• NAT (Network Address Translation) Firewall: Only a device that is within a secure private network can access the server.
  • Packet-filtering Firewall: Incoming requests are monitored based on the ports, protocols, and IP addresses.

5. Get an SSL certificate

An SSL (Secure Sockets Layer) certificate protects the integrity of your website and ensures secure online transactions with your customers. Once you have published your website, installing the SSL certificate should be the next step in your WordPress security checklist.

Next, activate HTTPS redirect, so visitors always access your website using the secured connection. The HTTPS protocol encrypts the data being transmitted between your hosting server and visitors. In other words, it secures all of the exchanged data.

6. Add extra security to the login page

Follow the next steps to protect your WordPress website through your login page.

1. Use a strong password

Numerous website breaches were successful due to stolen passwords. To prevent this, set a strong password that contains a minimum of 16 characters. Make sure that the password includes uppercase and lowercase characters, numbers, special characters, and separators.

Don’t use the same password for your wp-admin dashboard, databases, file transfer protocol (FTP) account, and hosting account. Hackers use bots to check if a password stolen from one online account is also used with other accounts.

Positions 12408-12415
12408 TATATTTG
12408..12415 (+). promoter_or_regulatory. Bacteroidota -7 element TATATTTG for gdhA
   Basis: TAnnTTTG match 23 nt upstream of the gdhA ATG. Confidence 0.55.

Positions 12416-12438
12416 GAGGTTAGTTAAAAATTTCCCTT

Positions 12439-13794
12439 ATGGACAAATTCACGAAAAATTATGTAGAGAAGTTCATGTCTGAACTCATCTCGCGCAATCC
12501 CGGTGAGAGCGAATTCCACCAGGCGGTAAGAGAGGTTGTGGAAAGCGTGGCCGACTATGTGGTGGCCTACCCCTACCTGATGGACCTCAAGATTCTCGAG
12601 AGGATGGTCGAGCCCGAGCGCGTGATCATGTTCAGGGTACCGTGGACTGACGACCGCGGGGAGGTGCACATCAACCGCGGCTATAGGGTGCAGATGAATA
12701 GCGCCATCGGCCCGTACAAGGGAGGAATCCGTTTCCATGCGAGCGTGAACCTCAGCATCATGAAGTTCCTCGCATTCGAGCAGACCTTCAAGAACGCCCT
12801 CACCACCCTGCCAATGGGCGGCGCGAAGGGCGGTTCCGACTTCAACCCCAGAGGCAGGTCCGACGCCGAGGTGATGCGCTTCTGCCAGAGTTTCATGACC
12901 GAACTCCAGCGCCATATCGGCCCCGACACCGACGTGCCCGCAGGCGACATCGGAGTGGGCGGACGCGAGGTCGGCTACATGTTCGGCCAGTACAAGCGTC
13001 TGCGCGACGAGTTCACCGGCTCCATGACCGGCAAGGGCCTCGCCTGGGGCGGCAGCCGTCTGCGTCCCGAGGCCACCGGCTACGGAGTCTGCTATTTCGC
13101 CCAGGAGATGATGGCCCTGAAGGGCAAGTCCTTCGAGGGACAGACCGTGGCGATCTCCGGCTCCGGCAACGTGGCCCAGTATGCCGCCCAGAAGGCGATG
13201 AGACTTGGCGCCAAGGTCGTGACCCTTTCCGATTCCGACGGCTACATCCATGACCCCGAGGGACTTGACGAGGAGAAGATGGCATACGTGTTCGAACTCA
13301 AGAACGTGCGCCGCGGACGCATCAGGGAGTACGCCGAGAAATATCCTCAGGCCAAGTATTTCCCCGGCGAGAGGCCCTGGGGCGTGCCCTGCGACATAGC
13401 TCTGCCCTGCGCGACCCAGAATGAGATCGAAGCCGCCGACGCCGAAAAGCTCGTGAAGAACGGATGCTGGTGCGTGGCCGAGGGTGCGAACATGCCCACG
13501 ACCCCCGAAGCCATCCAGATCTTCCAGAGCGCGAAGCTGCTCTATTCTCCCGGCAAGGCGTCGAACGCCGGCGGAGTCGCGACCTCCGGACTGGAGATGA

You can easily create different strong passwords by using some of the numerous online password generators or by using WP User Manager.

Also, it’s best if you’re the only one accessing and maintaining your WordPress website. If you have to give access to other users, limit their access by disabling admin permissions for file editing. By doing so, your website will remain safe, and the content can be updated regularly by different users.

2. Limit login attempts

One of the best ways to protect your WordPress website from brute force attacks is to limit login attempts. The default WordPress settings allow unlimited login attempts. Hackers use this to their advantage by deploying password-guessing bots.

Depending on the servers and attackers’ resources, they can check from a few thousand up to a billion passwords per second.

That can be simply avoided by limiting login attempts. For example, you can temporarily block the user that had three failed login attempts.